Numbers always interest us. Here are the basketball numbers: 14, 18, 13, 10, 6, 5, 6, 13. Here are the golf numbers: 372 and 18.
We don’t care about basketball, and particularly college basketball. In addition we think a 68 team tournament is a particularly bad way to crown a national champion.
Sidebar: when we saw the Syracuse won its first real game after winning in the first four we wondered if there was something to a momentum theory. Although we haven’t looked at it rigorously, the MLB wild card winner seems to exceed expectations. In college basketball there are 32 conference tournament winners in the NCAA tournament field. All those teams are on a winning streak. There are 16 teams left and six are conference champs. Of course it would like a much more exhaustive study to make any conclusions about momentum but it doesn’t seem like it is a big deal. End Sidebar.
The eight basketball numbers are the sum of the seeds in the eight games of the sweet sixteen. If everything went according to schedule then there would be eight fives. The maximum is 29 and there are none of those. Since there is only one five thing have not gone as the NCAA expected. We are rooting for the last six conference champs to go out so the Final Four has no conference champs competing.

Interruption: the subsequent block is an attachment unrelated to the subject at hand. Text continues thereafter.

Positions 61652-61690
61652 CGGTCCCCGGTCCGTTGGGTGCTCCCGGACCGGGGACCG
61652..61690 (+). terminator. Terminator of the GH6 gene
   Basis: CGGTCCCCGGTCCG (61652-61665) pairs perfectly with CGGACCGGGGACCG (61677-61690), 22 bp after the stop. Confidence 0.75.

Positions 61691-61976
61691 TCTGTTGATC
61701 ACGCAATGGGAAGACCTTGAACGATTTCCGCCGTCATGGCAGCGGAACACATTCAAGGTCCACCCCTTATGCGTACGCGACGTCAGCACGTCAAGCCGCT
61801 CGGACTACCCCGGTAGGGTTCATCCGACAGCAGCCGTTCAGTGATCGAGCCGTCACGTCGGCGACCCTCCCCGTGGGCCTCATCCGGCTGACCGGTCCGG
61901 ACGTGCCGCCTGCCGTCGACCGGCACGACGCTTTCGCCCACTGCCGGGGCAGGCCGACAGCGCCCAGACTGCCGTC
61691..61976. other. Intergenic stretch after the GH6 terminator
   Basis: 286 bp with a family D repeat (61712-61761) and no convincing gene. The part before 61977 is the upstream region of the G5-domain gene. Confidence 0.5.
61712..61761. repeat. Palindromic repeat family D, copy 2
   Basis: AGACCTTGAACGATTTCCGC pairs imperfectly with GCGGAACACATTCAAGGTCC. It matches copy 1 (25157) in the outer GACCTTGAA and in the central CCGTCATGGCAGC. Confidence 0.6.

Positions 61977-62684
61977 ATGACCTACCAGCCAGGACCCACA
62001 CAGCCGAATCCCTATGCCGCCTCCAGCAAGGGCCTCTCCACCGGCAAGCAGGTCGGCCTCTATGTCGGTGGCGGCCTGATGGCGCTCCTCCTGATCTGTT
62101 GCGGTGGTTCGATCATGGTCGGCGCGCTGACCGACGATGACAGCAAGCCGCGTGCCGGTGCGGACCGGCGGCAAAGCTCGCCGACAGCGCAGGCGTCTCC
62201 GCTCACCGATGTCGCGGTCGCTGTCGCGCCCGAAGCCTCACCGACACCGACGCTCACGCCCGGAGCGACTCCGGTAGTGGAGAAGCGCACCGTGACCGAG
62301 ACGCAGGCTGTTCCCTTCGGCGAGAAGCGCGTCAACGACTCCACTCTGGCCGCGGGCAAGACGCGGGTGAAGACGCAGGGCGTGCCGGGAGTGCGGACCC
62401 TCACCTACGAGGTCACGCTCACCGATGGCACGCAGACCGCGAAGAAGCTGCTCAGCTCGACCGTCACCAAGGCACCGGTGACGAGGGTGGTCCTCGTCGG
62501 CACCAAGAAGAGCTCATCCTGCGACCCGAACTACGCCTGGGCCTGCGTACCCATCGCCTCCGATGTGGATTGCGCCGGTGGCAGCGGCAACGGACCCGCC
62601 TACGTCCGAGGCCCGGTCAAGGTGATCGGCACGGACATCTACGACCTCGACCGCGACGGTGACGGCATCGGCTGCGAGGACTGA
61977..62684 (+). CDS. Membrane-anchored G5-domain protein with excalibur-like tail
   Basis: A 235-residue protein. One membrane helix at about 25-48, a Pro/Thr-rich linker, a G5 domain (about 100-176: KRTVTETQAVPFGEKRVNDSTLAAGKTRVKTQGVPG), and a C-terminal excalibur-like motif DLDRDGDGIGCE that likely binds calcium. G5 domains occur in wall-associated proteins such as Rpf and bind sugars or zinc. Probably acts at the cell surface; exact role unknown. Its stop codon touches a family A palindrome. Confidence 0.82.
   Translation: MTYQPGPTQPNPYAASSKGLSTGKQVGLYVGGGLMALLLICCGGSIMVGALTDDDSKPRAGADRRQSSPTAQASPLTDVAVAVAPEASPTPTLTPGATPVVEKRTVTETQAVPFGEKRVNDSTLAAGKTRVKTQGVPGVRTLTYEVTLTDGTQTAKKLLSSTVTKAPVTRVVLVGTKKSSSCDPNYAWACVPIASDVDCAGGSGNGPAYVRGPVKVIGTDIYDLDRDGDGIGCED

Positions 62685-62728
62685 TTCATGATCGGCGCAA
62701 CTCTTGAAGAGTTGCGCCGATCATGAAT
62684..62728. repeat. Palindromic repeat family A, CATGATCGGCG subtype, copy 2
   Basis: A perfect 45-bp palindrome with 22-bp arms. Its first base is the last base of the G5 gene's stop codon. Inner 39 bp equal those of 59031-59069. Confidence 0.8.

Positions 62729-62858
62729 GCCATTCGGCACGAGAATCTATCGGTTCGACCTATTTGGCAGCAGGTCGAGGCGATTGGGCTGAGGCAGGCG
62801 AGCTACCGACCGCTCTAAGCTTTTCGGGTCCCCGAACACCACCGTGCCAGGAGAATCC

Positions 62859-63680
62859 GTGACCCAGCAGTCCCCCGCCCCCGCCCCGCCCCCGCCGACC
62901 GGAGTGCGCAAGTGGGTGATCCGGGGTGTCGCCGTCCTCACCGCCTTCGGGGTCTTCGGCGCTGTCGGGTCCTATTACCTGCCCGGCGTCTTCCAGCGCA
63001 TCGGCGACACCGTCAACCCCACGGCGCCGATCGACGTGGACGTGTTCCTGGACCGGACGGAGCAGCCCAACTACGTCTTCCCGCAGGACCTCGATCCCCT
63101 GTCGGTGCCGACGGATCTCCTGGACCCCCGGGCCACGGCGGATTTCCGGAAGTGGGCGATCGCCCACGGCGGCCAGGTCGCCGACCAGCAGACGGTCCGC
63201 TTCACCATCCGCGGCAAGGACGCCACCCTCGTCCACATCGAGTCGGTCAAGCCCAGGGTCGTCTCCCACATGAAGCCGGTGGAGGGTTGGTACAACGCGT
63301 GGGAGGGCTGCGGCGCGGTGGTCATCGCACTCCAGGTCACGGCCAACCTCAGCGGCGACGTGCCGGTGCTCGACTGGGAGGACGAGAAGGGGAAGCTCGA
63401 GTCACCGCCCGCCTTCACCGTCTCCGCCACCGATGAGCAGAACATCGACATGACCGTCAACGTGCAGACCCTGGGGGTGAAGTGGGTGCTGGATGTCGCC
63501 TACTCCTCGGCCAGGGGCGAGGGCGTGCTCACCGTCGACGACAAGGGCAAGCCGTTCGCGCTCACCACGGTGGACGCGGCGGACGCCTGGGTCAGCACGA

The golf numbers are from Rory McIlroy. He won the Arnold Palmer Invitational yesterday by shooting an eight under 64. The 372 was his drive in yards on the 511 yard par five sixteenth hole. It meant he had 123 yards to the hole for his second shot on a par five. Yes, 372 + 123 is less than 511 because he cut the corner of the hole with his impressive drive. The 18 is his score (five under) for the last six holes. Three sets of 18 would be 54 and that would be an astounding score for 18 holes. These guys are good as the PGA tagline says and Rory was amazing yesterday and especially so at the end when it counts the most.
We are back from vacation and catching up on a variety of things. One is David French’s excellent article at NRO recognizing that free speech empowers marginalized groups rather than the opposite. Do read it all but here is the paragraph that is crux of it:
The true tension in the First Amendment isn’t between freedom and diversity or freedom and inclusion. History teaches us that the tension is between freedom and power. Free speech, by its very nature, leads to questioning, debate, and — eventually — accountability.
David is exactly right. What we see at almost all universities is that the power is on the left and they want to keep it. David explains and we agree that the best way to keep power is to limit speech. The right agrees on the usefulness of such a strategy.
Glen Harland Reynolds discusses state secession at the USA Today. He is talking about splitting states rather than leaving the nation. Read the whole thing to see some of the current movements. Glen says: